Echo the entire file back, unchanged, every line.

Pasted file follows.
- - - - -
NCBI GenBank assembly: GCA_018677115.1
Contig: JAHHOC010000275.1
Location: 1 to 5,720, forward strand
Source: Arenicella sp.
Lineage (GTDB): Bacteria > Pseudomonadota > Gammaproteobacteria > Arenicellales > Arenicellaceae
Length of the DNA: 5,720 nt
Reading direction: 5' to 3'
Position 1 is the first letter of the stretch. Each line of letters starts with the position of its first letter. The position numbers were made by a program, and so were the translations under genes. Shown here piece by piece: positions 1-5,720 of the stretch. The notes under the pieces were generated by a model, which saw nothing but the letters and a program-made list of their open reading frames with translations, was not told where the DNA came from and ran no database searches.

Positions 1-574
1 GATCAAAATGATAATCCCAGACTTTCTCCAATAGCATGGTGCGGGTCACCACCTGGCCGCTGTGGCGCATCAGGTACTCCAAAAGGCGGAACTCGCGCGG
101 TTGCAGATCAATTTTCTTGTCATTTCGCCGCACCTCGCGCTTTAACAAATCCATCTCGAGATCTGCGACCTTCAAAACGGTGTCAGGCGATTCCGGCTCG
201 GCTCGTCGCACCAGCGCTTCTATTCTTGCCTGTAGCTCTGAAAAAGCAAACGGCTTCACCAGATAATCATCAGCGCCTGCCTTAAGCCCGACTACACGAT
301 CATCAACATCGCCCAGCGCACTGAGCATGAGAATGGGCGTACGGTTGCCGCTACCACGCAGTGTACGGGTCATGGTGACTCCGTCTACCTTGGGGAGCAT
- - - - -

NCBI GenBank assembly: GCA_018677115.1
Contig: JAHHOC010000275.1
Location: 1 to 5,720, forward strand
Source: Arenicella sp.
Lineage (GTDB): Bacteria > Pseudomonadota > Gammaproteobacteria > Arenicellales > Arenicellaceae
Length of the DNA: 5,720 nt
Reading direction: 5' to 3'
Position 1 is the first letter of the stretch. Each line of letters starts with the position of its first letter. The position numbers were made by a program, and so were the translations under genes. Shown here piece by piece: positions 1-5,720 of the stretch. The notes under the pieces were generated by a model, which saw nothing but the letters and a program-made list of their open reading frames with translations, was not told where the DNA came from and ran no database searches.

Positions 1-574
1 GATCAAAATGATAATCCCAGACTTTCTCCAATAGCATGGTGCGGGTCACCACCTGGCCGCTGTGGCGCATCAGGTACTCCAAAAGGCGGAACTCGCGCGG
101 TTGCAGATCAATTTTCTTGTCATTTCGCCGCACCTCGCGCTTTAACAAATCCATCTCGAGATCTGCGACCTTCAAAACGGTGTCAGGCGATTCCGGCTCG
201 GCTCGTCGCACCAGCGCTTCTATTCTTGCCTGTAGCTCTGAAAAAGCAAACGGCTTCACCAGATAATCATCAGCGCCTGCCTTAAGCCCGACTACACGAT
301 CATCAACATCGCCCAGCGCACTGAGCATGAGAATGGGCGTACGGTTGCCGCTACCACGCAGTGTACGGGTCATGGTGACTCCGTCTACCTTGGGGAGCAT